“Sometimes I just need to sit and chill,” I told him.
“Baby, you got it,” he said with this faux-used-car-salesman air that makes me smirk every time.
We talked for approximately two minutes about how good it was to be in the same city again before I saw a man walk up and sit at the far end of the bar. My eyes widened with recognition.
“Is that Quentin Tarantino?” I asked Joel. He squinted at me and slowly shifted his body in his chair, keeping his eyes on me for any signs of Tom Foolery, before finally turning his head to look.
He snapped back to face me. “Yes,” he said decisively.
“Oh my God. Should we talk to him?” My pulse quickened.
“Um. Yeah. I want to get a picture with him.” One does not simply ask Quentin Tarantino for a picture, I thought, but I wanted one too. I don’t usually get celeb-crazy, but here was someone famous for actually being talented, who creates wildly entertaining films to stealthily convey his social commentary. He is no pawn or puppet of Hollywood. When Quentin Tarantino wants to make a movie, he kicks in the door and blasts the industry in the face with his agenda.
“OK. What do we do?” I asked Joel.
“Let’s just… go to the bar and order a drink,” he said. I contemplated leaving my coffee behind so I could actually have a reason to go to the bar, but I wanted it too much. I gathered up my belongings and we headed over to the bar.
Joel leaned on the bar in a space that was one stool away from Quentin, forcing me to sit there and act as a female buffer zone. I wanted to but could only stand behind the chair awkwardly. I didn’t want to bother him, and felt bad for even being near him. He was drinking a margarita, perceiving if we were about to annoy him or not. I was having a major processing malfunction trying to think of something to say. Joel turned to him and said, “I just wanted to let me know you’re a huge idol of mine.” Quentin turned to him with a look on his face that was humble, tired, standoffish, pleased, and a little skeptical — all at the same time. “Thank you,” he said, and focused back on his margarita.
Joel ordered his drink and I stood there stupidly for another awkward moment that seemed to stretch out into eternity. Finally I asked him, “Do you mind if I sit here?” He turned and looked at me. I was wearing my Texas best: A vintage button-down shirt, half-white half-black with southwestern triangles of the opposite color on each sleeve and a diamond cut out of the chest to make the collar look like a bow tie; standard black pencil skirt; cowboy boots. “No, go ahead,” he said, and gestured to the stool. I climbed on and sipped my coffee, thinking about what I could say to him that wasn’t completely boring, something that he hadn’t heard a million times in the past week.
“Death Proof is like, my favorite movie,” I told him. He arched his eyebrows at me.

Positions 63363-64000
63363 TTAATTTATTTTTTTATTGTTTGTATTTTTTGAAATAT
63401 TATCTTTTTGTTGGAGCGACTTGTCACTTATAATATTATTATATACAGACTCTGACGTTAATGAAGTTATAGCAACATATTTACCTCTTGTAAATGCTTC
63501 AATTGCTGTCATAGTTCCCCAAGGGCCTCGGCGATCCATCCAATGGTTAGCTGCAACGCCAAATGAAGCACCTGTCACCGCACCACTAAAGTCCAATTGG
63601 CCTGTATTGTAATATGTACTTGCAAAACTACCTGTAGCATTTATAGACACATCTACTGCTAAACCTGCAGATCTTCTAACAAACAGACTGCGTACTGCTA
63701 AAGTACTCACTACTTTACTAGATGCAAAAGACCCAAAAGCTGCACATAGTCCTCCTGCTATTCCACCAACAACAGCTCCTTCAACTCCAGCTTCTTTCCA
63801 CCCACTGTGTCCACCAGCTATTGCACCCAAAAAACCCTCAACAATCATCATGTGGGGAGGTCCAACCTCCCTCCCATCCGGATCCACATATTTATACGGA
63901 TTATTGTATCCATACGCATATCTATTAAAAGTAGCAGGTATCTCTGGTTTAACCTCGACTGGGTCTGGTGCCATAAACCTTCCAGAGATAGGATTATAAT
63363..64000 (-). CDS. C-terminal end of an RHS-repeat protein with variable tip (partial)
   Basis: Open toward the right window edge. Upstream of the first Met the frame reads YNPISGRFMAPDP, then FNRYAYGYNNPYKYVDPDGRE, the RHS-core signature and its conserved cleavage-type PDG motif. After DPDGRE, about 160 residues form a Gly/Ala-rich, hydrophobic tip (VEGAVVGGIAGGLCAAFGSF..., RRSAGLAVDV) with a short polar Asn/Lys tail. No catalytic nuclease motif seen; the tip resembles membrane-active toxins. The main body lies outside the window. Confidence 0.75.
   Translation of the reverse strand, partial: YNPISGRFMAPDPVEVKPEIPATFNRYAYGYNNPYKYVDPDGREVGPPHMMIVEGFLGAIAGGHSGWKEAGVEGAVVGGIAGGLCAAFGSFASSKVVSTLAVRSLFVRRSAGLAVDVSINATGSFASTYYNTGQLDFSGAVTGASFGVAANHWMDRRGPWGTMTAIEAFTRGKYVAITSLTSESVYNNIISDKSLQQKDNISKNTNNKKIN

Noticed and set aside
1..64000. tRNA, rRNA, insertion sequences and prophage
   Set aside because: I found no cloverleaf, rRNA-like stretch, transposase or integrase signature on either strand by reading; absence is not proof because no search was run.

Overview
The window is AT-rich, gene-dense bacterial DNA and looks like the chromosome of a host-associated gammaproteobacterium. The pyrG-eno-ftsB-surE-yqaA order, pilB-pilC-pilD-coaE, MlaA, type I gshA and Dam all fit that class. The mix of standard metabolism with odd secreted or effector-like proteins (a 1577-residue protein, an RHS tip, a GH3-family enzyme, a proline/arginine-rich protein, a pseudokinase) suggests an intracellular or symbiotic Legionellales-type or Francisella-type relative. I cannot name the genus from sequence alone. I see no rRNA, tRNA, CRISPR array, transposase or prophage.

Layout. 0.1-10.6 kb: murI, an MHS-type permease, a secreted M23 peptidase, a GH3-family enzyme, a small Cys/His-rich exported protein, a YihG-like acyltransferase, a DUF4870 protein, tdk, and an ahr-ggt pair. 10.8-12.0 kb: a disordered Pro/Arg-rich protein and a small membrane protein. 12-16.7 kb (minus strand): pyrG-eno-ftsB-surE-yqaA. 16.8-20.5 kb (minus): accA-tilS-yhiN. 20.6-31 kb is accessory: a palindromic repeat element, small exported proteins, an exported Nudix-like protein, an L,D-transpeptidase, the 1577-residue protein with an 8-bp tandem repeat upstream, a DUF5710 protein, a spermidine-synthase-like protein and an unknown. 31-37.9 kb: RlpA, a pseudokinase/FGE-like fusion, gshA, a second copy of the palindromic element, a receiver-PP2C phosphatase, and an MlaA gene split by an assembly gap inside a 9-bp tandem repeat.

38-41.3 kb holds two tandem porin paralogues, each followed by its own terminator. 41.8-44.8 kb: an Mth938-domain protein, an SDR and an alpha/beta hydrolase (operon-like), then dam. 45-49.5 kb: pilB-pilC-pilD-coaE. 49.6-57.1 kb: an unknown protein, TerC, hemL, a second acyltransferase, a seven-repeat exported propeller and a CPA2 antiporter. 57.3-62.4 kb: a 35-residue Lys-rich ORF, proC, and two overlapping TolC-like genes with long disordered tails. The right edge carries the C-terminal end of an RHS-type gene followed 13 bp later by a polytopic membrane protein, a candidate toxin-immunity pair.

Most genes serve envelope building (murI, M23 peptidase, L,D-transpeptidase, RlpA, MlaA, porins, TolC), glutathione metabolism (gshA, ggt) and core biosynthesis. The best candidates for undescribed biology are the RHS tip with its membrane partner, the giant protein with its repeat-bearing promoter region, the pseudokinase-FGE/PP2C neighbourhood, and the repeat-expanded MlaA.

“Oh yeah? Who’s your favorite character?” Oh shit. It really was one of my favorites, maybe not THE favorite but close enough. But far enough that I couldn’t remember “butterfly’s” actual name in real life or the movie.
“Well, I love the jukebox scene, I memorized that entire lap dance.” I blurted out. He chuckled.
A stranger walked up and point-blank asked him for a picture. “I’m sorry, no, I’m just trying to sit here and have a drink and I don’t want to take pictures right now,” he told the fan. Joel and I looked at each other wide eyed, glad we had at least some tact. Quentin turned back to me:
“As I was saying, did you know that entire sequence was filmed just down the street at the Texas Chili Parlor?” I told him to get out. No, he was serious. I relaxed a little, as we were pretty much old friends at this point. A woman with long, curly blonde hair came and sat on the bar stool next to him. “She’s a fan of Death Proof,” Quentin told her, pointing his thumb at me. I smiled at her. The bar manager brought up a bottle of tequila from the basement and displayed it for Quentin. Avion reposado. He ordered a second margarita, this time with the good stuff, and a shot for his friend. “Fuck it, I’ll have a glass as well,” I told the bartender. It tasted exactly like Quentin Tarantino’s drink of choice should taste.
As we sipped, we talked about his casting inspiration for Death Proof. I told him I was in awe of Jungle Julia, that I had never seen a woman who looked like her take on such a powerhouse role. He told me about the billboards they put up all over Austin while they were shooting, advertising Jungle Julia’s radio show like it was real. I told him I made my handle Amazon Arikia after I saw that movie, inspired to reclaim a name that boys used to call me in middle school when I was taller than all of them. “I’ll bet they don’t make fun of you anymore,” he said.
He told me that the funny thing about the actress who played Jungle Julia was that nobody wanted to cast her because of her ethnic look. I told him she was beautiful, and that it was really comforting for me to see someone with hair as curly as mine strutting around with confidence, kicking her shoes off and laying it down in the DJ booth.
We talked about how Death Proof was the movie that broke all the rules when it came to women in films. In college, there was a challenge that went around the Michigan Daily newsroom: Name a movie where there are A) more than two women B) Who talk to each other C) About something other than guys. Nobody could name one, but I fired back with Death Proof. I remember when it came out, people criticized it: “Who wants to hear a bunch of chicks gabbing for an hour in a movie?” they would say. I did, and I loved it, and the way they kicked the shit out of Stuntman Mike in the end.
Our drinks were getting low, and I turned to Quentin and asked him: “What’s your favorite thing to do when you’re not making movies?” He shrugged. “Live life.” Then he furrowed his brow and said, “no, let me revise that. It’s ‘not make movies.’” He explained that it was difficult for him to put his work away, and to experience life without being compelled to process people and events for the big screen. “So how do you decide when you’re going to stop not making movies?” I asked. “Well, something really has to grab you to make you decide to do only that for the next two years of your life,” he said.
When he asked for the bill, I told him I didn’t want to be one of those fans, but could I please have his autograph? I gave him my journal, which I don’t think I’ve ever let anyone else touch let alone write in, and said he could have a whole page.
That, my friends, is how you win SXSW on the first day. Life lessons from this encounter: